Richard Taylor: <FSR: <Richard Taylor> This is the only game in the database with 3...e6 4.e3 a6. Much more common is 3...Nf6 4.Nf3 a6. Opening Explorer In the latter case, Black can develop his QB, responding to 5.c5 with 5...Bf5. Nonetheless, in the present game, 5...e5! looks OK to me. >

Yes. Thanks. I saw the other options but wondered if what Black played was valid. e5 looks thematic for sure. As it was he just got too cramped.

Premium Chessgames Member
  Richard Taylor: < goldenbear: That's not the only good story about 1729... >

Well I read the story but it was mostly beyond me I read (part of) a book by Feynman and what I liked most was one funny incident when he was in hospital abusing the doctors under anaesthetic. But mostly mathematics is beyond me but he was clearly a genius or a freak of some kind.

May-31-14  anjyplayer: non sense
Premium Chessgames Member
  AylerKupp: <goldenbear> A good story, but if the salesman was Japanese he was probably not using an abacus (or suanpan) but a soroban. The soroban is a streamlined version of an abacus, with only one bead instead of two in the upper part and four beads instead of five in the lower part. It is more efficient; a long, long time ago I learned to use both and I could solve problems with a soroban significantly faster than with an abacus, possibly because I'm not too coordinated and with the soroban I had less beads to move.

Feynman probably didn't know the difference and I think that's good news for us ordinary folks. Just because you're a brilliant Nobel Prize winner it doesn't mean that you know everything. Or maybe he did know the difference, and he was joking with us. Oh dear, I never thought of that! And the story is probably a good reminder for those of us who use chess engines extensively to remember that we also need to use our heads and some old fashioned thinking.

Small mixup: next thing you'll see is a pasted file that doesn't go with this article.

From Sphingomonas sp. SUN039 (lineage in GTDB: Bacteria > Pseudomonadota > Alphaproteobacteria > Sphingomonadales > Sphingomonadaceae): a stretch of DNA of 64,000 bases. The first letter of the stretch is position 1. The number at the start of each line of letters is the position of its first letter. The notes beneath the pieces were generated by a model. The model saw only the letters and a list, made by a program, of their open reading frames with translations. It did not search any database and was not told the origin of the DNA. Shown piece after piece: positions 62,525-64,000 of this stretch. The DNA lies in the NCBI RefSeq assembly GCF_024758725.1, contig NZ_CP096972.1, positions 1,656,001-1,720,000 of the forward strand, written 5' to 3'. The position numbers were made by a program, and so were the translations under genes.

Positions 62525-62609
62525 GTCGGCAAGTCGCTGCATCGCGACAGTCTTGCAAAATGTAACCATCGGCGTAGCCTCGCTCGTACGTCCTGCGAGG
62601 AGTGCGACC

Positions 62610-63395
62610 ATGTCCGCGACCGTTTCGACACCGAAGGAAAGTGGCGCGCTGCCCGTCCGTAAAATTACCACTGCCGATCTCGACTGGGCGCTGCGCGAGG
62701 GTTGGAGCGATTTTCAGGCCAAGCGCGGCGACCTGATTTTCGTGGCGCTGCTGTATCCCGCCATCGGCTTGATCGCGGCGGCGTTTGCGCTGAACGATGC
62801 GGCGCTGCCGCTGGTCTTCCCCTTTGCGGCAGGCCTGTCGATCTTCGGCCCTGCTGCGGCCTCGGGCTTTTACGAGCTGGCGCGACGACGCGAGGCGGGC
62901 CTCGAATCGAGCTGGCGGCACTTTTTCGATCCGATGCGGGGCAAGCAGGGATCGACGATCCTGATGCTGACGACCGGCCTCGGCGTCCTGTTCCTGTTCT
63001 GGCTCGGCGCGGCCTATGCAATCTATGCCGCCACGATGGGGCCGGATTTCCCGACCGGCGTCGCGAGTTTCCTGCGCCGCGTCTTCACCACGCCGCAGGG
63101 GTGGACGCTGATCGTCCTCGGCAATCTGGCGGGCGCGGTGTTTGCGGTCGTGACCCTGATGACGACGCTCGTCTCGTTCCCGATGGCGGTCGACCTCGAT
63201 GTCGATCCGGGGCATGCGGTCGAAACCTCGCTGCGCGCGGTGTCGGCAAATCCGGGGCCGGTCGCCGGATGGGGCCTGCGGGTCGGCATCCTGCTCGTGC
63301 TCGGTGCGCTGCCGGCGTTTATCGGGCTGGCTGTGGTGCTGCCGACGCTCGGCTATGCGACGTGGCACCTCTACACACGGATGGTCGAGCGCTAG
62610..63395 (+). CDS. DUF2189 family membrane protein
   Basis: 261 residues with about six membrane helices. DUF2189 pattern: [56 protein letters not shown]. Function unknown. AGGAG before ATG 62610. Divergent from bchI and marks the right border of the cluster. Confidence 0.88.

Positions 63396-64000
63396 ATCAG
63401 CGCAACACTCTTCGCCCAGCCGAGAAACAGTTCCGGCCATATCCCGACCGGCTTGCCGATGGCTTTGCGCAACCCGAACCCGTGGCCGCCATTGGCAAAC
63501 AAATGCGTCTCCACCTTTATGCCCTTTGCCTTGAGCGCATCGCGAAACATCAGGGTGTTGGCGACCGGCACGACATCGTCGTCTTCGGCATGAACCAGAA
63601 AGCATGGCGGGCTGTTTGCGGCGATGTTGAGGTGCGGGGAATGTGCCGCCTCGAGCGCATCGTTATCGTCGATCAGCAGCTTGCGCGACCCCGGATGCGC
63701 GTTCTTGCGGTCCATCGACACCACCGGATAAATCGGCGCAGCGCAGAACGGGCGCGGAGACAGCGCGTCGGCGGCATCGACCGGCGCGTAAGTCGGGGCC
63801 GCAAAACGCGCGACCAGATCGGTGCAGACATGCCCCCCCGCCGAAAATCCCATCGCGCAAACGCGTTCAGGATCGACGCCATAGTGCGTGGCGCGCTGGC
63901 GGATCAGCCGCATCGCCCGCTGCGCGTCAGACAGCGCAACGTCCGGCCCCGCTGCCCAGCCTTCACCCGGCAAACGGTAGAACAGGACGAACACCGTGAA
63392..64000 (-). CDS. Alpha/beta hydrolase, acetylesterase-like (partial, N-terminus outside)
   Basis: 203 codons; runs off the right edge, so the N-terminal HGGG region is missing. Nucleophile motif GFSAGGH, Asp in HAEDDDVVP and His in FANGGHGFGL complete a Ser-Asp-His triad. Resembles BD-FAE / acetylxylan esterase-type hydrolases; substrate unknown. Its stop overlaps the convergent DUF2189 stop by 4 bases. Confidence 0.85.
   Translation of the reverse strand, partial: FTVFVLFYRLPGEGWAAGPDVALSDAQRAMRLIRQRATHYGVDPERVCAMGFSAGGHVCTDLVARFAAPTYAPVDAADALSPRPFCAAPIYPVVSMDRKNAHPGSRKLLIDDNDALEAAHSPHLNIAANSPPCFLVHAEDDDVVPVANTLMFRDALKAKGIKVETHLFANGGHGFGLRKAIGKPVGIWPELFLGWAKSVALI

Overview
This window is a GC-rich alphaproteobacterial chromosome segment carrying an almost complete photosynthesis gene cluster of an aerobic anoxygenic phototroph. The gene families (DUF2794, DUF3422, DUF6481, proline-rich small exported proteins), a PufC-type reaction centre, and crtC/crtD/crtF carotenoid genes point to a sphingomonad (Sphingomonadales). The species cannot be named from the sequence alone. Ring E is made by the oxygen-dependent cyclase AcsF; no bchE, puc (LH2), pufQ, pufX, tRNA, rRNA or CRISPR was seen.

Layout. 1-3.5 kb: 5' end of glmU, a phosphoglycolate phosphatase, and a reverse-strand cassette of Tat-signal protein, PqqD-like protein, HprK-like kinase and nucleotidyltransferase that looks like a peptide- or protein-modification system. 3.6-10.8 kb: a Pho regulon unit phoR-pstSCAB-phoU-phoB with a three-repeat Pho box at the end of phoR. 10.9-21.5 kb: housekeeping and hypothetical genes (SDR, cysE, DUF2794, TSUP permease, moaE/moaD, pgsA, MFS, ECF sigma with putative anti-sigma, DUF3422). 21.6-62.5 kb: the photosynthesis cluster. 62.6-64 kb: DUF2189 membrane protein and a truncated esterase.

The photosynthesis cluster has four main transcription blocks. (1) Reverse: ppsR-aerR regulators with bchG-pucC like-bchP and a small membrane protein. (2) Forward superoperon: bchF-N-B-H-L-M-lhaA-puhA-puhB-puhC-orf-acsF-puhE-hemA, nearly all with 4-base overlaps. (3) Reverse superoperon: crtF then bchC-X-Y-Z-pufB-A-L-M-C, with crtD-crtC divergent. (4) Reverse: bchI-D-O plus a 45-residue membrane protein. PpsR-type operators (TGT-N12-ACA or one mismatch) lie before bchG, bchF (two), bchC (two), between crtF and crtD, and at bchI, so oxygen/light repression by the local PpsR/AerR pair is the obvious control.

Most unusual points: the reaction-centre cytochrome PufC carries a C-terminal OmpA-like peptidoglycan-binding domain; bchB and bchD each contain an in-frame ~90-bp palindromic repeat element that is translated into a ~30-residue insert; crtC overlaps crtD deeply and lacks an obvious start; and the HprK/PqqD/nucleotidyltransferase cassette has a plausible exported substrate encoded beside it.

Jun-01-14  Conrad93: Perfidious, believe it or not I never claimed to know everything.

And believe it or not, that was exactly my point.

Some morons were mentioning the mathematician, when this sort of name is really not that uncommon for Indians.

Jun-01-14  Conrad93: If it wasn't for the name, this game would not even be GOTD.
Premium Chessgames Member
  perfidious: Of course not.
Jun-01-14  northernfox: Apropos of this topic, some lite mathematical entertainment:

Tom Lehrer -- Lobachevsky

Jun-02-14  epicchess: Conrad93, you seem to not understand what chess is really about. The name is in fact the only thing about this game that is not good, and the game is better than most GOTD's. Just because it was played by a 2000 doesn't matter, since anyone can learn from this game.
Premium Chessgames Member
  perfidious: <epicchess: Conrad93, you seem to not understand what chess is really about.>

This sentence gets my nomination for Understatement of the Year Award.

Jun-06-14  Conrad93: I understand that chess is a children's game taken too seriously by adults.
Jun-06-14  SimonWebbsTiger: chess is a fun game that can be loved by children and great grandparents. It is loved, and has been, by people of all nations, colours, religions, gender, able bodied and disabled.

Nope Conrad, you don't know a thing about chess, which your famous notes on e.p. prove.

Jun-06-14  Conrad93: A "fun" game?

What planet do you live on?

Jun-06-14  Conrad93: Chess is about stroking your ego. It's bragging about how high your rating is, or seeing how many opponents you can wreck.
Jun-07-14  SimonWebbsTiger: <Conrad>

Maybe some, be they at the top (e.g. Fischer) or lower skilled (e.g. AJ Goldsby) are so damaged they need chess to destroy others to support an unhealthy ego.

Ppl don't like to lose, it's hard to be angry when you win after all, but you'll be surprised how many love chess for the fun of the fight, the beauty/aesthetics.

Premium Chessgames Member
  perfidious: <Simon> For those cursed with such damage to the psyche, life is a thoroughly unpleasant business indeed; for all of us run into someone bigger, tougher or more skilled in some fashion.